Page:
Until the pandemic we were plagued with copter noise here. No evidence of active pandemic on Mars at this time so extra care should be taken during flight operations.
NASA has revealed the wheels it’s just bolted onto the Perseverance Rover, the new Mars assault robot it plans to send to the red planet in July as part of the Mars 2020 mission. Wheels matter because NASA’s Curiosity rover has had trouble keeping a grip on Mars. As we reported in 2017, Curiosity has been popping unintentional …
"... The ‘copter is equipped with cameras, too, so hopefully we’ll get some fabulous footage! ..."
I expect the Space Police will also use it to check that the Martians are social-distancing correctly.
My coat? It's the one with the Illudium Q-36 Explosive Space Modulator in a pocket.
I doubt that there are many tire manufacturers that make tires for surfaces other than roads. There may be some models that are special for all-terrain models, but all tires made on Earth have one thing in common : an atmosphere around them.
Rubber tires in space would be a catastrophe. I saw a documentary on the lunar landing, where it was explained that the tires for the lunar rover were, in fact, a wire mesh that behaved basically like a normal tire.
I wonder why they didn't use that concept ? It's not like NASA didn't know about it, so what reason did they have to reinvent another wheel type ?
@Chris G, I agree with your point on tread design, that should be reasonably reliable once the exact nature of the surface is known. (which we don't know until we go and look)
Within the tyre industry there's no data about tyres working at the temperature & terrain combination found on Mars (our mid arctic winter lowest temp is about the annual average up there) and precious little where tyre/wheel all up weight is a critical issue regardless of the ambient temp.
The big problem with rovers is that NASA want the wheels to work for years with as little performance degredation as possible, I think the moon rover wheels were built for absolute minimum weight and only good for a few dozen miles of life.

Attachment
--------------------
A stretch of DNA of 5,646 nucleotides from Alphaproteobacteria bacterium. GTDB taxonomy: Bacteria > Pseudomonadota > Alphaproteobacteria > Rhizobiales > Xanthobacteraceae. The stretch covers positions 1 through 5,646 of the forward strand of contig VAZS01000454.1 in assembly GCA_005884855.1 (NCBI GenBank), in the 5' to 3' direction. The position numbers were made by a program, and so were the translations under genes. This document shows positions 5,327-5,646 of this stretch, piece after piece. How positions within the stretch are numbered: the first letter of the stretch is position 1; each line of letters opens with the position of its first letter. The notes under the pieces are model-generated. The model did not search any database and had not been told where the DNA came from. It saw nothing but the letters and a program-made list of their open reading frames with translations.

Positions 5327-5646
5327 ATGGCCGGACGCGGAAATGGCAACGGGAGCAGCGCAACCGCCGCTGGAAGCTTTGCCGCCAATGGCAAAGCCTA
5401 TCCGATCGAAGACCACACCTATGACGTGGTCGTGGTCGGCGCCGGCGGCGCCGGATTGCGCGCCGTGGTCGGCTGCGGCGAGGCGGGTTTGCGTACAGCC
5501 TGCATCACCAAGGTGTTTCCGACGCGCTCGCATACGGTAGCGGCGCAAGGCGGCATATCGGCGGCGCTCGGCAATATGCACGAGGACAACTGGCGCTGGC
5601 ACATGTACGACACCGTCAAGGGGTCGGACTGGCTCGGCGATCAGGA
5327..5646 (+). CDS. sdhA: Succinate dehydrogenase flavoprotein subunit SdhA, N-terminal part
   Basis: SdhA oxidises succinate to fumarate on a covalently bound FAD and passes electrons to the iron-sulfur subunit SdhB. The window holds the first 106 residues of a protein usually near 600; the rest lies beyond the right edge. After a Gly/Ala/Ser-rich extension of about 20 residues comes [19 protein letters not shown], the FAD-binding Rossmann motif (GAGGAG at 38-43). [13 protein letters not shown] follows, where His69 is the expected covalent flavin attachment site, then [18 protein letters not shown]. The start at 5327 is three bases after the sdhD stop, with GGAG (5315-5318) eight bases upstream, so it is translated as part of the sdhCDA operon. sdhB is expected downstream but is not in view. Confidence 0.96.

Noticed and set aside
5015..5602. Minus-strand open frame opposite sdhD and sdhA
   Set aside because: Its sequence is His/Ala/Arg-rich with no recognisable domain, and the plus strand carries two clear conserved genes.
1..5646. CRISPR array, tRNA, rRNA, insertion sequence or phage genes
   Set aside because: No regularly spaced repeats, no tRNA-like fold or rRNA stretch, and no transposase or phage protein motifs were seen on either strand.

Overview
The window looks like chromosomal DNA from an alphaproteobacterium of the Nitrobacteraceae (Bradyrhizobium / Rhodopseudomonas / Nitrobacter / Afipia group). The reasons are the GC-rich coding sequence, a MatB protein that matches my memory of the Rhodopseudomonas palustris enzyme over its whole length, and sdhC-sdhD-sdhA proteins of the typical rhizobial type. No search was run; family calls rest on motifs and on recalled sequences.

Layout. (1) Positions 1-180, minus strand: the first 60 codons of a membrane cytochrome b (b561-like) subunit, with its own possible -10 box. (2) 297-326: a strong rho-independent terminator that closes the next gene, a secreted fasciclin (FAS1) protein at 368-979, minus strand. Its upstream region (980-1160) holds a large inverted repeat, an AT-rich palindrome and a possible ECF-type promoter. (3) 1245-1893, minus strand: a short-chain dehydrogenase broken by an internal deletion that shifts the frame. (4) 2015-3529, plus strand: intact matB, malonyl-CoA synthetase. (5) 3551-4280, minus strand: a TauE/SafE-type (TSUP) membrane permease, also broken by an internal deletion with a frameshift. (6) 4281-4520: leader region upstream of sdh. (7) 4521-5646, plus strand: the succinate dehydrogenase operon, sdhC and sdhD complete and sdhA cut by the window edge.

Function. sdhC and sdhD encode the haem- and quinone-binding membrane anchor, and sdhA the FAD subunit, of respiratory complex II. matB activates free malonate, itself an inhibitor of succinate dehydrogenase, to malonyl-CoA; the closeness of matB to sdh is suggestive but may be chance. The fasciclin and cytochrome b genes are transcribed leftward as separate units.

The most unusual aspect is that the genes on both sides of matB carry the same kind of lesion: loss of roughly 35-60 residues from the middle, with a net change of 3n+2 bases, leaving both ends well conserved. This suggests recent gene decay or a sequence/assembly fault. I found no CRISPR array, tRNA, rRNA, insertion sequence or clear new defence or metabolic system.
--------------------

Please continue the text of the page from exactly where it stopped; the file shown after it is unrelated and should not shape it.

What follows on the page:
When building payloads, mass reduction is really important. You have to get the thing as light as possible. This means you can't over-engineer things - for example the ladder on the side of the lunar lander was only going to be used on the moon, which has less gravity than earth, so they made the ladder too weak to be used in Earth gravity, but strong enough to be used on the moon. Bearing that in mind, there are a lot of differences between the missions:
* The lunar rover had to carry a couple of astronauts in EVA suits; that's a lot of weight. I believe the current mars rovers are lighter, so they can use weaker, lighter wheels.
* The lunar rover only had to last for a week or so of use; the mars rovers have to last years of constant use.
* The lunar rover drove on the moon; the mars rovers drive on Mars which has a different rock composition.
* The lunar rover was built many years ago; more modern materials are available now, and design tools (especially computer simulation) have advanced a lot, so modern designs can have less mass.
* The mars rovers are 6-wheel, and are designed to drive even if one wheel siezes up, to allow the mission to continue even if a motor fails. The lunar rover was 4-wheel.
I don't know if it's important, but as well as all the points mentioned here already, I notice that Mars is much larger than the Moon, and must therefore have considerably more gravity. Add to that the 899kg weight of the rover itself (nuclear-powered craft can't be lightweight) vs the lightweight 209kg moon rover, and we're dealing with quite a different proposition.
There is also the question of the sand composition.
Lunar regolith consists of sharp granules of various sizes. Martian sand is subject to weathering, so it is smaller, rounded granules. Martian sand is therefore more free-flowing so its interaction with wire mesh wheels would be very different than the lunar surface.